Some Thoughts on Empathy and Judgment
Putting myself in another’s shoes so that the fit is comfortable for both of us requires knowing myself and knowing you. Empathy that matters involves action that accurately and immediately takes into consideration the significance of what both of us intends while managing to portray that understanding in a mutually tolerable fashion. I’m going to unpack this as a paradigm case of mutual empathetic engagement in the service of the improvisational practice of moral dialog and negotiation. As a social practice this involves at least two people deliberately revealing, observing, and critiquing theirs and their partner’s values and status.
Empathy involves appreciating how others make their judgments. Self-knowledge requires knowing how I make my judgments. Speaking practically, self-knowledge and empathy are two sides of the same coin.
Clarifying these meanings will provide groundwork for approaching the public and consensual nature of social justice in a pluralistic society. This, in turn, will support a hypothesis for the inevitability of an expanding and shared moral-ethical perspective that shapes cultural progress, a perspective shared by at least enough people for it to become a significant choice principle. It won’t be shared by all, but will be endorsed by a significant group of leaders with the power to maintain the perspective as part of the public political agenda. The result is a shift in power and cultural awareness. Inevitable emancipation is founded on two basic ideas. The first is that people act persistently to maintain or improve their position and the second is that the possibility of an ethical perspective is inherent in Deliberate Action. A person can choose to be fair or not and can learn about the plights and desires of another person and decide how to respond given an appraisal of both party’s status.
My hypothesis: Within a common democratic society, a structure that resembles a noisy upward trending wave describes the social progression of the disenfranchised. The Y axis represents the society’s toleration or acceptance of an increased or redistributed set of rights and the X axis represents historical time. An upward, flat or downward midline is possible but the overall trend is an upward slope given that gains in behavior potential persist. The relation between progression and reaction is irregular. At no point on the wave is there any assurance of the direction the curve will take next. This is the uneven ascending curve of emancipation. People hold on to their gains as best they can despite expected adversity. This the behavioral logic that supports Martin Luther King’s premise that, “The arc of the moral universe is long, but it bends toward justice.”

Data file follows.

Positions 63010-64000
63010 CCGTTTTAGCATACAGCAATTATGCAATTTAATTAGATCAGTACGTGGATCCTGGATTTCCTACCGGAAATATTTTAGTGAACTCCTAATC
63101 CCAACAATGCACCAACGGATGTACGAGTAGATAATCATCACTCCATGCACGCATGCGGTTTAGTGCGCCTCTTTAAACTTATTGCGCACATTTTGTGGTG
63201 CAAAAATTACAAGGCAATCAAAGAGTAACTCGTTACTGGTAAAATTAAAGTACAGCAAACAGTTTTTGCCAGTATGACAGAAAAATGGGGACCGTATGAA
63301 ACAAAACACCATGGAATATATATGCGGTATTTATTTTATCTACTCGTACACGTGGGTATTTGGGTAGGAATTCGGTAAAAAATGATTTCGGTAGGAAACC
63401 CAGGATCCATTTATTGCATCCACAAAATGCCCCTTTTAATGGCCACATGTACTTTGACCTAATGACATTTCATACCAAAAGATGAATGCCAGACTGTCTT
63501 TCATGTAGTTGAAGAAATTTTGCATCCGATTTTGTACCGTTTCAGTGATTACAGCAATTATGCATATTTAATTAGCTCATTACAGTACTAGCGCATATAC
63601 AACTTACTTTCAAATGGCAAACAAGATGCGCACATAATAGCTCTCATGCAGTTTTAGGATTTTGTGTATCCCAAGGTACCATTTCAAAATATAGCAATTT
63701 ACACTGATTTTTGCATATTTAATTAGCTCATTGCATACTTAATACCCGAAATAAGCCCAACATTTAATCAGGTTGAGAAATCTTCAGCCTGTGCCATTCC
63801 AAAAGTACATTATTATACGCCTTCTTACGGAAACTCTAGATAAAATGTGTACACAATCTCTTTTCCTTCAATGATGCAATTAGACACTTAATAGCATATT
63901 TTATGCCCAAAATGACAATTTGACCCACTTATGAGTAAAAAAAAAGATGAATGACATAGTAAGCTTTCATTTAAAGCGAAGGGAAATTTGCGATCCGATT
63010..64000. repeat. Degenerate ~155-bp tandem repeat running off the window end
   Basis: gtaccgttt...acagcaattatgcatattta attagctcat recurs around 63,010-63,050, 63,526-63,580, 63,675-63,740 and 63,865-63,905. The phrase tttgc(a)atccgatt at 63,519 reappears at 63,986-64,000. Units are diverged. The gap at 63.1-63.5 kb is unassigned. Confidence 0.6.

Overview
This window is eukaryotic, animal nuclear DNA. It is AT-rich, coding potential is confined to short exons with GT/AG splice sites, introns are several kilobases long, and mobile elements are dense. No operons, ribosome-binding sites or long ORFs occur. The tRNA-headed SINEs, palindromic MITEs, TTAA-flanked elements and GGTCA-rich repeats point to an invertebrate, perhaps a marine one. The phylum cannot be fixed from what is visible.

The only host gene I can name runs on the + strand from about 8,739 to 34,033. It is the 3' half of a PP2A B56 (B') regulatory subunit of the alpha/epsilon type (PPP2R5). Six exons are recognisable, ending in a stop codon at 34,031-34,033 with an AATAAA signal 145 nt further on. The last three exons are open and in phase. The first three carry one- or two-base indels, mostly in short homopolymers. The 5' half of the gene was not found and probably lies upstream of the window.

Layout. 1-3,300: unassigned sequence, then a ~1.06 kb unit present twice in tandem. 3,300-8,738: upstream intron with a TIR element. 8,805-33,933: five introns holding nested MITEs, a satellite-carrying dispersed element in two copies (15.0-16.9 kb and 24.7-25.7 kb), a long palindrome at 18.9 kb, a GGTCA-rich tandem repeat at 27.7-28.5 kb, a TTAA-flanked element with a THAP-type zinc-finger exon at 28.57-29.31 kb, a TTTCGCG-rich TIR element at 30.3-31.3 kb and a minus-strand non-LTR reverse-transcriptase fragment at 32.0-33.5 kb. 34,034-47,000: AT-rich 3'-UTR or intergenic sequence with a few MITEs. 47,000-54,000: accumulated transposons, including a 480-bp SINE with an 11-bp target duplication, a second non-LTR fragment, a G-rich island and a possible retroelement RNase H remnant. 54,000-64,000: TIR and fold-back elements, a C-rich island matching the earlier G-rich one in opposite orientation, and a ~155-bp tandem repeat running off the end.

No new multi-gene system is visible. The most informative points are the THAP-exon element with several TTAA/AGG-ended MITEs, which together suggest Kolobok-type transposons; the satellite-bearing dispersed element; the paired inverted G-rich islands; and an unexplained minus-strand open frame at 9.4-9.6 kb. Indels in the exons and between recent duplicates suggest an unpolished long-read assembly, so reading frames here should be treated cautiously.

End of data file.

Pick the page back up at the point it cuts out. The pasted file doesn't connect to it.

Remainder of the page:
So how does this look in social practice? Some answers may be found in sorting through these questions:
Do we reorder our priorities when we reconsider something we strongly don’t like but find we can tolerate? How is this different from confronting fundamental violations of our moral and ethical integrity? How is it that reasonable people can change their minds about some moral issues, say marriage equality, while remaining irrevocably in opposition to others, for example abortion? Do we think though our actual values when a public identification of them in ourselves and others becomes an embarrassment? Or do we bury them deeper? How does a sense of “us” versus “them” shift and reconfigure?
And what of the thorny dilemma of being a person and an animal?
And is this utterly distorted when corporations are treated as persons? After Citizen’s United, if big money’s interests are at stake, does a conflicting position have much chance being heard?
“…government may not suppress political speech on the basis of the speaker’s corporate identity. No sufficient governmental interest justifies limits on the political speech of nonprofit or for-profit corporations.”
Citizens United v. Federal Election Commission
Written By Wynn Schwartz Ph.D
Empathy, Inclusion, and Moral Dialog or What Gets in the Way of Negotiating Social Justice? was originally published @ Lessons in Psychology: Freedom, Liberation, and Reaction and has been syndicated with permission.